TORONTO — The Blue Jays will land in San Diego for the MLB Winter Meetings next week with one item, written in bold, atop their to-do list: Starting pitching.
While the Blue Jays will continue to explore the trade market — where they can and should use their financial flexibility as a tool, like they did in acquiring right-hander
“It’s not good enough to have depth. We have to have guys who can contribute in significant ways,” said GM Ross Atkins earlier this offseason, stressing the importance of reliability and durability in discussions about rotation options.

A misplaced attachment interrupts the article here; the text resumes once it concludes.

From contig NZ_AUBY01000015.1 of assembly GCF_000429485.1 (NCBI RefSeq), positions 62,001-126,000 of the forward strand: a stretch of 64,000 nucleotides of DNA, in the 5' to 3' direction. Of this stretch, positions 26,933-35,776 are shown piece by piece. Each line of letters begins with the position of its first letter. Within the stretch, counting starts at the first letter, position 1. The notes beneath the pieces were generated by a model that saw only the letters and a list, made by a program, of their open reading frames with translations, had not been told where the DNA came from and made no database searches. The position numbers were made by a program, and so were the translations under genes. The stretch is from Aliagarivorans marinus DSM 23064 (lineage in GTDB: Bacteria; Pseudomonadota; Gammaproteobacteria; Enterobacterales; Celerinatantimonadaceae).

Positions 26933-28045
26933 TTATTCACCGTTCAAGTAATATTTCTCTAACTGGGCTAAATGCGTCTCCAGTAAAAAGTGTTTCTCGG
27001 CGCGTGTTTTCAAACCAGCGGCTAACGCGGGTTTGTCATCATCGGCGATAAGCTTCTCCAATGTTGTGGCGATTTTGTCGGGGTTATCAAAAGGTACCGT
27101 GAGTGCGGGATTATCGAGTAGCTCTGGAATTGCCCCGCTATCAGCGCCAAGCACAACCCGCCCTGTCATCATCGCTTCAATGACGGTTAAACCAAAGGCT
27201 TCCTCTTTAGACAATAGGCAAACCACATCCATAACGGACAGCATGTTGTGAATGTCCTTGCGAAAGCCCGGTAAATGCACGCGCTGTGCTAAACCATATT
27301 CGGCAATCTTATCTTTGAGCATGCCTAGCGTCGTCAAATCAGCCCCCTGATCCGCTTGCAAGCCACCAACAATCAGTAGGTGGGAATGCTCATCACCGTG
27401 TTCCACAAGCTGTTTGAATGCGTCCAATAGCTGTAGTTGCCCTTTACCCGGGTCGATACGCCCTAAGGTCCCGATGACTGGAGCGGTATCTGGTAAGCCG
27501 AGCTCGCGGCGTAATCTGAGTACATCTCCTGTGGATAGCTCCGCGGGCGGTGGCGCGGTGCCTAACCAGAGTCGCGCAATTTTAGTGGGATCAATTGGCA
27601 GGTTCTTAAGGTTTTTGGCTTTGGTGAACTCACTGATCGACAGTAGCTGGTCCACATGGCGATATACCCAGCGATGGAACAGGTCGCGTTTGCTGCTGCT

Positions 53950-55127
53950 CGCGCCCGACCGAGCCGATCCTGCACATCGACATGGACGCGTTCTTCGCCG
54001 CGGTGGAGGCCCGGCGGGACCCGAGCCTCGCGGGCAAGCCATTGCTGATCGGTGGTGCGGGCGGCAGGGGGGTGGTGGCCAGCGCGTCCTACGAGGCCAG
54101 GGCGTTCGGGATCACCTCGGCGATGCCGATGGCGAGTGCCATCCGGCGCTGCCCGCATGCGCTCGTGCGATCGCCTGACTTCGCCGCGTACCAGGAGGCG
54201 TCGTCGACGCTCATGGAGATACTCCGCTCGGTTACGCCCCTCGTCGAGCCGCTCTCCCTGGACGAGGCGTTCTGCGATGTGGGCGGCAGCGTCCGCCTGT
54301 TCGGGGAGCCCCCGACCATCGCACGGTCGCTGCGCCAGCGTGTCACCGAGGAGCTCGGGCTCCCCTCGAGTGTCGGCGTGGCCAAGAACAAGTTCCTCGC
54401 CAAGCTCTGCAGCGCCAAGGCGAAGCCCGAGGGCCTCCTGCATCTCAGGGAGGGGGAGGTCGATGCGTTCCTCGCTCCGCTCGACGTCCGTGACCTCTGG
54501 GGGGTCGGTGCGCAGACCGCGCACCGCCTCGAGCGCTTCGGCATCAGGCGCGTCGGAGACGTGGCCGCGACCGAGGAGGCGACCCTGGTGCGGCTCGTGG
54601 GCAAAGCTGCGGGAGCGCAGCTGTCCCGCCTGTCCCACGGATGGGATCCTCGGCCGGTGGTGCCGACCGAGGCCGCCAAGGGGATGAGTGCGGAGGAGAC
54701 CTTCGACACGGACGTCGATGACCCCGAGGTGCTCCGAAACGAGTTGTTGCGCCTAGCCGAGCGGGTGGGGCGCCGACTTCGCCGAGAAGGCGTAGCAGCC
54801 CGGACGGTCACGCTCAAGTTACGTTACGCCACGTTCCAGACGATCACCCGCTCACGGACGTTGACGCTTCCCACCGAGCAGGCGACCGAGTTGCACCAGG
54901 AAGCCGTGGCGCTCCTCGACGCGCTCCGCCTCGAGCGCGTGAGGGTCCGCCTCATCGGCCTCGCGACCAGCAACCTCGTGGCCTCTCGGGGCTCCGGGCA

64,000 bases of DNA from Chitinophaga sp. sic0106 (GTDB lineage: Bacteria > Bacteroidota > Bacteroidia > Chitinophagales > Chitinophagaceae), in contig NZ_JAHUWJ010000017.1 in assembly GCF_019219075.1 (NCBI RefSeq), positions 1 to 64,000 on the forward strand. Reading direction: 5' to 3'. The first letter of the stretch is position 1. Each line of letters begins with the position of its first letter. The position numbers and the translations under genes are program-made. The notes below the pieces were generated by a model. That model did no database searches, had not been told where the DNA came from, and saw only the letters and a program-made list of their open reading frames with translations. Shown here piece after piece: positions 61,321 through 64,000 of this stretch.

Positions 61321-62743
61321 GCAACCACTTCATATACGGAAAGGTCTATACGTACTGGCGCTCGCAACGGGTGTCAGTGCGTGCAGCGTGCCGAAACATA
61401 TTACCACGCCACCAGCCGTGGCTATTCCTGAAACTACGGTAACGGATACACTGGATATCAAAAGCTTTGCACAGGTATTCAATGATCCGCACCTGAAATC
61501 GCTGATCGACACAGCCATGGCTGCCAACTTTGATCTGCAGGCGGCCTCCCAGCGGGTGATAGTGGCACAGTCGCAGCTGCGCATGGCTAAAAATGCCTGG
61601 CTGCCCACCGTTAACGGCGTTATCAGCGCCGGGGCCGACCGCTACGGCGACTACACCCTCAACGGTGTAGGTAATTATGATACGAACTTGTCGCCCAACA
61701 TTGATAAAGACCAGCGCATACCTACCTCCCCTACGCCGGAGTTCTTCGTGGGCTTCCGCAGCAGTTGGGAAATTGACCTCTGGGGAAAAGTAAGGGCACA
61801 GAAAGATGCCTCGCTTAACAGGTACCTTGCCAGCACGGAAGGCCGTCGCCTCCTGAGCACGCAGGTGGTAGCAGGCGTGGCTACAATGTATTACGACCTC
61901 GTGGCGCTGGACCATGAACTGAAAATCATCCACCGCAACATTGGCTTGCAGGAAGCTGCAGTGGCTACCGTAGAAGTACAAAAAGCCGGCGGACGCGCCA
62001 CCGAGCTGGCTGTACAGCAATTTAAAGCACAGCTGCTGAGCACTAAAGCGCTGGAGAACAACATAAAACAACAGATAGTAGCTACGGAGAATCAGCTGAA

Like any team, the Blue Jays have a type, and that type is always evolving. Last offseason saw the club make value plays on
Here are three groups of free-agent pitchers — and “types” — viewed through the Blue Jays’ lens:
NO TYPE REQUIRED
Near the top of the market, team trends and preferences might not hold as much weight. Simply put, a great pitcher is a great pitcher, and while the Blue Jays aren’t expected to swing big for
This is where the Blue Jays’ type becomes more specific. After using 21 starters in 2019, including a slew of openers, Toronto would be absolutely thrilled to get 180 innings from a mid-range starter at a 4.25 ERA.
In 2019, the Blue Jays had to bet on durability with pitchers coming off injuries. This offseason, under a different financial reality, they can raise their own odds.
THE INTRIGUE PLAYS
This is where we look to some of the younger arms acquired by the Blue Jays to better clarify their type.
Former Cleveland starter